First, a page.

Lively Glasgow punk sextet Dananananaykroyd came lurching and screaming out of our speakers two years ago with their debut album Hey Everyone!, (and a few wonderful EP’s to boot) a pulsating, ampheteminefield of pop-punk numbers that found the band labelled ‘fight pop’. That record, recorded Stateside, led to a frenzied performance before ten thousand on the Radio1/NME stage at Reading Festival and a pair of pins being inserted in co-frontman John Baillie Junior’s arm (after a misjudged leap off stage at a concert in Sydney).
Sophomore effort There Is A Way sees the band picking up where they left off, with jaunty, quick-fire punk-pop tunes that sit – no, squirm – somewhere between System of a Down and Los Campesinos! The album, recorded in L.A. and produced by the ‘Godfather of Nu-Metal’, Ross Robinson (Korn, Vanilla Ice, The Cure: go figure), sees the band expand their sound minimally, albeit perceptibly, with cleaner shifts and a sharpness that was not evident on the first record; where it was febrile, this LP sounds like the band have been combating their symptoms, albeit at a low dosage – the breakneck energy remains, and opener ‘Reboot’ is a as joyous and jangling an indie record as you’re likely to hear all year.
‘All Us Authors’ samples crowd noises, sounding very much like a live rendition, which captures the group’s amity with its audience. And that is the thing that is both positive and negative about Dananananaykroyd – they sound very much unique, though a little too much like an untidy palette of two styles intertwined; punk/scream fans may consider them too poppy, while indie fans may opt for the more subtle, but rhapsodic sounds of, say, Klaxons or The Cribs. But do Dananananaykroyd care? Hell no, and soon the listener doesn’t either, ‘E Numbers’ a slipshod, genre-shifting anthem with a sing along chorus.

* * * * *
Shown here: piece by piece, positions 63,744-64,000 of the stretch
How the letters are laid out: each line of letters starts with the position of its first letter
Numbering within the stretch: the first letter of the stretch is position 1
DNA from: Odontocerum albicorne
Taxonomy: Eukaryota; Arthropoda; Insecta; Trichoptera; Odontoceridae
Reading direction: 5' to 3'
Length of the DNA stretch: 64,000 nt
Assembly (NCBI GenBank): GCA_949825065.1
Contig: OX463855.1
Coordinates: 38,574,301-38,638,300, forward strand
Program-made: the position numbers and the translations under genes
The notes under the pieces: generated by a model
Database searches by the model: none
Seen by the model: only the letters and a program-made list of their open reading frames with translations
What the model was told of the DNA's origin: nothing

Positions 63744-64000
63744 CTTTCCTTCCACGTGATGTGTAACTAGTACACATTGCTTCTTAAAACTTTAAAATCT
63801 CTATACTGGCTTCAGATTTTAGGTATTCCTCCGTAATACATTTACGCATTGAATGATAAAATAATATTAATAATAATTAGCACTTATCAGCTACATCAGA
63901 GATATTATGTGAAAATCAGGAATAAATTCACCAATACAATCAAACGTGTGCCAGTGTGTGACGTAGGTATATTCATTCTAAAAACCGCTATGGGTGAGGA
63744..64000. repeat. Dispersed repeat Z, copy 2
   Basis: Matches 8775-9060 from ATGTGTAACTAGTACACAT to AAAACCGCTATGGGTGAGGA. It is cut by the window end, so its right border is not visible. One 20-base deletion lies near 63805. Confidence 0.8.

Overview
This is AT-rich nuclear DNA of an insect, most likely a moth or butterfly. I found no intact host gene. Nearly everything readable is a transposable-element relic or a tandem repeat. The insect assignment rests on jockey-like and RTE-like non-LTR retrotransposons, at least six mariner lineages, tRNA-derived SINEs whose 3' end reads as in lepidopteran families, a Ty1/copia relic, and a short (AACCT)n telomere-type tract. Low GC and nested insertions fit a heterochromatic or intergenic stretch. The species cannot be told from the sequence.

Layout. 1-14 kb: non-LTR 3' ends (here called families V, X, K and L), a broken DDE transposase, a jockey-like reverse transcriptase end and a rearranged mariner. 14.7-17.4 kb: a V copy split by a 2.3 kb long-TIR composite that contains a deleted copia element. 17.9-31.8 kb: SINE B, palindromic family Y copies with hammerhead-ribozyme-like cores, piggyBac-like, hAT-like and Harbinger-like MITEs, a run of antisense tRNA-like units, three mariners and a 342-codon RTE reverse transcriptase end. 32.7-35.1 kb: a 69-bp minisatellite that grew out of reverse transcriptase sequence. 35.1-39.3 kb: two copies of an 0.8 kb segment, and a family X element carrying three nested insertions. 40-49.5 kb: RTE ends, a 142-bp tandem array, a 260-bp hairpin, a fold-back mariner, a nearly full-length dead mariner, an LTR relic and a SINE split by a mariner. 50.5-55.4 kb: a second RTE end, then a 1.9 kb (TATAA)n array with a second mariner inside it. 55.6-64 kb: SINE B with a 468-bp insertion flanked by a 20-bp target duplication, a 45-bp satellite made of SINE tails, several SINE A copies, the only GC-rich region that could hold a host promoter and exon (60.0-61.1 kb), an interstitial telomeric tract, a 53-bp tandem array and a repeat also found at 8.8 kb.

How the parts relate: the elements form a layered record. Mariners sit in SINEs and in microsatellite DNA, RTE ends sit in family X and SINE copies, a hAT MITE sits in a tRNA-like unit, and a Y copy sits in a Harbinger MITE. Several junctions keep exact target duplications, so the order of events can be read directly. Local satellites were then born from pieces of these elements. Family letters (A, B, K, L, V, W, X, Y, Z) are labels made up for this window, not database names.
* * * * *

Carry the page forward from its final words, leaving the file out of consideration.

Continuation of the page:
‘Think and Feel’ is the highlight of the album’s first half, with the band sounding pleasantly mischievous (“Think I’ll go outside/ for a beer! For a beer!”) against a backdrop of heavy, crunching guitars.
By the time the album rolls into its second half, one can’t help but wish for a little more. The ear almost longs for a mandolin, so assaulted it has been by the relentlessly punchy hooks delivered in the previous eighteen minutes. It is like the band deem their energy sacrosanct, and are hesitant even to relinquish for a moment the joie-de-vivre that is their lifeblood, though ‘Apostrophe’ is a step in the right direction, a rough gem of a pop-rock tune slow enough for the listener to actually hear the lyrics – imagine! – and more frequent changes of pace could have made this record even better, though as it is it’s difficult to argue with songs that keep the head nodding.
Arguably better – certainly firmer, in places – than their spontaneous debut, Dananananaykroyd have produced an enjoyably turbocharged – albeit one-paced – punk-pop record that will please their loyal and colourful following to no end, while just keeping them out of the limelight. That said, the band are luminous enough, bright enough, to burn away right into the night.
Words: Ronnie McCluskey